Density detection of ice slurry


Thread Starter

Richard Gue

I'm hoping that someone on our list with experience in the process control
field can suggest a reasonably inexpensive method of determining the
density of a seawater and ice slurry in a mixing tank. It is not a batch
mixing application, so the tank level is variable and I cannot just
measure the load on the mixer motor. Fortunately, ballpark accuracy is
acceptable. We just need to make sure the slurry is not too thin or
thick, and that it is well mixed before we pump it to the use point.

Richard Gue
Controls Engineer
North Star Ice Equipment Corp.
Seattle, WA
(206) 763-7300 voice
(206) 763-7323 fax

Anthony Kerstens

If ballpark is OK...

1. Measure the tank weight.
2. Measure the tank level (to calculate volume).
3. Divide.

Anthony Kerstens P.Eng.


Tom Bering, P.Eng.

This looks like a straight forward density meter problem. If you get a float containing water, the height of the float above the surface will tell you the density.

The float does not actually have to be in the tank, it can be in a pipe attached to it. This can make reading the height of the float easier.
The float is simple and inexpensive.

However, if you need an electronic indication hook up and calibrate a DP cell for density measurement.

Bob Pawley

C. Ward Yelverton

??? Since water is denser than ice, wouldn't a water filled float SINK in a ice slurry? Or am I missing something vital?

Heavner, Lou

I think what he was attempting to describe is a hydrometer. Imagine a
testtube with markings on the side. The test tube will have enough air in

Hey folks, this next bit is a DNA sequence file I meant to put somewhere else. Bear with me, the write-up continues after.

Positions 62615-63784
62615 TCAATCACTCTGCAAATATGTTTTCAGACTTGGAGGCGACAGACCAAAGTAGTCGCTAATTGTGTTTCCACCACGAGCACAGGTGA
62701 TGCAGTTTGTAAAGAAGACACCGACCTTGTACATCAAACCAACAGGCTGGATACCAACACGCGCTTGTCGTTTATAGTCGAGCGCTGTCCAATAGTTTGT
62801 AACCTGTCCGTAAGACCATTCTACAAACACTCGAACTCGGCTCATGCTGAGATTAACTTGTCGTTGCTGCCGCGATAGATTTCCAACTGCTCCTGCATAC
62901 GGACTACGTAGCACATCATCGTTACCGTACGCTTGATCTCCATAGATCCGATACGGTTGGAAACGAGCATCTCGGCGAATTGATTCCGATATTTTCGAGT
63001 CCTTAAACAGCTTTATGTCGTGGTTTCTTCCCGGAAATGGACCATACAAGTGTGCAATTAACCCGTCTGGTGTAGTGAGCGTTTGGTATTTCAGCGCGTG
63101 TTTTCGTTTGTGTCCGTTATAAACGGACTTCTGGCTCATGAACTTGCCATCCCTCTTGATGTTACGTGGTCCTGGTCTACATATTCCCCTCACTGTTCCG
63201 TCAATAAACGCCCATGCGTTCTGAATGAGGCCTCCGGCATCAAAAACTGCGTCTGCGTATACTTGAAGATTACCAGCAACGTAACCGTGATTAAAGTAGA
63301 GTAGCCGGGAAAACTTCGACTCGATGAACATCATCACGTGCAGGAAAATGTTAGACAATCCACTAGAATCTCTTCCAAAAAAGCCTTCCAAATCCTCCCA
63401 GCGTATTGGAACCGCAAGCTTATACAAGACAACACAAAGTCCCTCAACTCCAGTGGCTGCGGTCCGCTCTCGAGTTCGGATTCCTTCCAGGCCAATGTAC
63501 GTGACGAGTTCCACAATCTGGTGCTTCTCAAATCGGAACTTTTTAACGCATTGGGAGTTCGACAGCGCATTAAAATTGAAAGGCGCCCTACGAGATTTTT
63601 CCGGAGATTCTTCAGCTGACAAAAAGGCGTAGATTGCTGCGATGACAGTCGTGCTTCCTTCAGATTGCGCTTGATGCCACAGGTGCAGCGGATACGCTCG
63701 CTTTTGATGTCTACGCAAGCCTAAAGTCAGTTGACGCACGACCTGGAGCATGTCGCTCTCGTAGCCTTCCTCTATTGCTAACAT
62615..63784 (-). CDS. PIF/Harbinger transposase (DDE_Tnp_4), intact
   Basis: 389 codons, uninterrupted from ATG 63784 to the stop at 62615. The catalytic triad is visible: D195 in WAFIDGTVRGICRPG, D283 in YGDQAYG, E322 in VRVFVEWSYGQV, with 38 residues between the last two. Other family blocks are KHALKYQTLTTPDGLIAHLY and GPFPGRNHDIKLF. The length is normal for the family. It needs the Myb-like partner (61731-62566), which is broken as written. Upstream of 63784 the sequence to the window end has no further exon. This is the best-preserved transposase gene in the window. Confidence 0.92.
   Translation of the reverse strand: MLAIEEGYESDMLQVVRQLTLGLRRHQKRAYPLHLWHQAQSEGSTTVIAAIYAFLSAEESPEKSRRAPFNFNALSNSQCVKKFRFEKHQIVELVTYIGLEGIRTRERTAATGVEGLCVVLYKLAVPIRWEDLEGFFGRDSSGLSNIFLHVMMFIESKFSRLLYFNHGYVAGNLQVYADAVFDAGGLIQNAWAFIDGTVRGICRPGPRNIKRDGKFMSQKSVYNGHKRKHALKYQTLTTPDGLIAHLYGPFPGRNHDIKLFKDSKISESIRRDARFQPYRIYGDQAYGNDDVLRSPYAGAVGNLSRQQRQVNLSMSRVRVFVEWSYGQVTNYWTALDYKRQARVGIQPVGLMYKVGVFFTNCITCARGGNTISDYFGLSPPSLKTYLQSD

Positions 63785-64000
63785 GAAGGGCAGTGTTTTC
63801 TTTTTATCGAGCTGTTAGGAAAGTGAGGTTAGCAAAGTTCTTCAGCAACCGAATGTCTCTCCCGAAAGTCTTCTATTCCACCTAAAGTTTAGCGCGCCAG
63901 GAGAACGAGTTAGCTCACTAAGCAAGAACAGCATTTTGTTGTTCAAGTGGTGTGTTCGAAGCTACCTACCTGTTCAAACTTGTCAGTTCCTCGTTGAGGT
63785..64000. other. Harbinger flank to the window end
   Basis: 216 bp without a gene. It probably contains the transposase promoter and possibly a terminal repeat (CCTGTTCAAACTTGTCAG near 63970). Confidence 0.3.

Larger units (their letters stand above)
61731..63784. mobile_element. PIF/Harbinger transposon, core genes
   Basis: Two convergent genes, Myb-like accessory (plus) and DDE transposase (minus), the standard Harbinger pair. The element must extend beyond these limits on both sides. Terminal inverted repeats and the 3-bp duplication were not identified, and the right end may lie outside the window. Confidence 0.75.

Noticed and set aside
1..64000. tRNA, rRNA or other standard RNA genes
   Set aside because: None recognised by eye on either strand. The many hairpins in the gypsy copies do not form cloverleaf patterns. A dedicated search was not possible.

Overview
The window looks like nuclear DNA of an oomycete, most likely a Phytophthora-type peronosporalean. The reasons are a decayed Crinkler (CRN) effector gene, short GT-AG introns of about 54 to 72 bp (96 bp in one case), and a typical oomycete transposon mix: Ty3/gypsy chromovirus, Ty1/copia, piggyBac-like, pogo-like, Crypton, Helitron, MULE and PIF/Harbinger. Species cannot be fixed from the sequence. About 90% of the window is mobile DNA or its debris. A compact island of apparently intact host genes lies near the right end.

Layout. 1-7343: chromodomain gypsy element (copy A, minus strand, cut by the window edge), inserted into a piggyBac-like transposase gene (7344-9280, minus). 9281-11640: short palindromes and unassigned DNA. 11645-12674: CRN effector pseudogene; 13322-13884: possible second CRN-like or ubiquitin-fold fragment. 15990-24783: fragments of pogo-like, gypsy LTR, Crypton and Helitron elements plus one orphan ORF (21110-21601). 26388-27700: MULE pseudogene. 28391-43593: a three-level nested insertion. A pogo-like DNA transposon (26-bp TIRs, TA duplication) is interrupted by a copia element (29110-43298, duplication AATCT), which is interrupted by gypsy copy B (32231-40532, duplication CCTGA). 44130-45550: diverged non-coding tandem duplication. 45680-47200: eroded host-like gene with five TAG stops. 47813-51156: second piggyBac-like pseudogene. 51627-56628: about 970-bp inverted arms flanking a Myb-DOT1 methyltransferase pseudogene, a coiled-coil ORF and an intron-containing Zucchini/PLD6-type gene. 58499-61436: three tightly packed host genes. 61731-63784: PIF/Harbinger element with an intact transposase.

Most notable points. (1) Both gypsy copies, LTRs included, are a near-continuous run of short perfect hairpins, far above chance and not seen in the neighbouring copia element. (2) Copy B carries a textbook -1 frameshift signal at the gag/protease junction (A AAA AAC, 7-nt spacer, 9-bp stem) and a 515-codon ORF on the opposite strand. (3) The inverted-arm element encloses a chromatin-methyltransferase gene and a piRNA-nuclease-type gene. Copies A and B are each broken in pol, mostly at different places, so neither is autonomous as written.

it to keep it partially afloat, regardless whther there is water in it or
not. The hydrometer with fixed density (more or less) will rise or sink
depending on the density of the icewater. The scale markings can be
calibrated to give you specific gravity or density.
It seems to me that the hydrometer would be floating in the water and measuring the density of the water alone since the ice particles are descrete particles also "floating" in the water. However, it would be interesting to go to 7eleven and and buy a slush drink to check it,

Erich Mertz
There is a big difference between the electrical conductivities of ice and salt
water so the electrical conductivity of the mixture is equal to (conductivity of
salt water)x(1-ice fraction by volume)^3/2.( ref... Frick... about 1890).
Electrical conductivity or resistivity using two probes a reasonable distance
apart in the vessel should work. Insulate the probes so that the distance from the tips (effective electrodes) to surface/wall or floor is reasonably greater than the distance between the probe tips. Use a large size for the electrodes relative to the ice particle size so that there is no local shielding effect from the ice particles although if it is agitated it may not matter.

Alternatively, if the ice particles are small enough you could use an
electrodeless (toroidal) system either in the vessel or since it is a continuous
process, in the discharge line. Rosemount and Foxboro both have toroidal probes
with reasonably large holes (38mm?)

Vince Dooley
Just thought I would write as we share the same name!
In the UK Gue is not a very common name at all.
Anyway that was it really.

Richard Gue